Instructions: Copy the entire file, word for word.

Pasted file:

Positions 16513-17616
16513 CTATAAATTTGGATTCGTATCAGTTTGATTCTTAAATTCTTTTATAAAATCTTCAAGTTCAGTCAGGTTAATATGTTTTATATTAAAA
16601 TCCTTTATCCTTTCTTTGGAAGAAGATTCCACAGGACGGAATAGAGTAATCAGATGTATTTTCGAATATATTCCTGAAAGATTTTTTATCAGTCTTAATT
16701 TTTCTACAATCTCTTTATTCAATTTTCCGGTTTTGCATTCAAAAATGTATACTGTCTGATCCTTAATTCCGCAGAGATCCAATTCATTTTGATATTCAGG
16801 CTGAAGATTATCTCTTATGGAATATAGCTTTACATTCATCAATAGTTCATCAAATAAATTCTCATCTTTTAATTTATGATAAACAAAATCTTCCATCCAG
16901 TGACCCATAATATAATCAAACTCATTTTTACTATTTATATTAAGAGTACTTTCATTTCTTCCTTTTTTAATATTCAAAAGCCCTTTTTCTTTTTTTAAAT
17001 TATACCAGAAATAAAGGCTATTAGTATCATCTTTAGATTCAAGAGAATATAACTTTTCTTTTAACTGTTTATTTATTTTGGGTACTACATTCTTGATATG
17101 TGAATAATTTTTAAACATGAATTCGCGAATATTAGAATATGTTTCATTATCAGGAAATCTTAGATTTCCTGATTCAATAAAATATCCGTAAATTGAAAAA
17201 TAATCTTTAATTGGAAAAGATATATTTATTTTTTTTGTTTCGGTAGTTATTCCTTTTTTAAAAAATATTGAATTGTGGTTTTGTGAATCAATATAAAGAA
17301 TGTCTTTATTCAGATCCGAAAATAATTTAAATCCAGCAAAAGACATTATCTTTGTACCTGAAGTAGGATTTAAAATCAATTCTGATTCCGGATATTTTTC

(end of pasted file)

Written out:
Positions 16513-17616
16513 CTATAAATTTGGATTCGTATCAGTTTGATTCTTAAATTCTTTTATAAAATCTTCAAGTTCAGTCAGGTTAATATGTTTTATATTAAAA
16601 TCCTTTATCCTTTCTTTGGAAGAAGATTCCACAGGACGGAATAGAGTAATCAGATGTATTTTCGAATATATTCCTGAAAGATTTTTTATCAGTCTTAATT
16701 TTTCTACAATCTCTTTATTCAATTTTCCGGTTTTGCATTCAAAAATGTATACTGTCTGATCCTTAATTCCGCAGAGATCCAATTCATTTTGATATTCAGG
16801 CTGAAGATTATCTCTTATGGAATATAGCTTTACATTCATCAATAGTTCATCAAATAAATTCTCATCTTTTAATTTATGATAAACAAAATCTTCCATCCAG
16901 TGACCCATAATATAATCAAACTCATTTTTACTATTTATATTAAGAGTACTTTCATTTCTTCCTTTTTTAATATTCAAAAGCCCTTTTTCTTTTTTTAAAT
17001 TATACCAGAAATAAAGGCTATTAGTATCATCTTTAGATTCAAGAGAATATAACTTTTCTTTTAACTGTTTATTTATTTTGGGTACTACATTCTTGATATG
17101 TGAATAATTTTTAAACATGAATTCGCGAATATTAGAATATGTTTCATTATCAGGAAATCTTAGATTTCCTGATTCAATAAAATATCCGTAAATTGAAAAA
17201 TAATCTTTAATTGGAAAAGATATATTTATTTTTTTTGTTTCGGTAGTTATTCCTTTTTTAAAAAATATTGAATTGTGGTTTTGTGAATCAATATAAAGAA
17301 TGTCTTTATTCAGATCCGAAAATAATTTAAATCCAGCAAAAGACATTATCTTTGTACCTGAAGTAGGATTTAAAATCAATTCTGATTCCGGATATTTTTC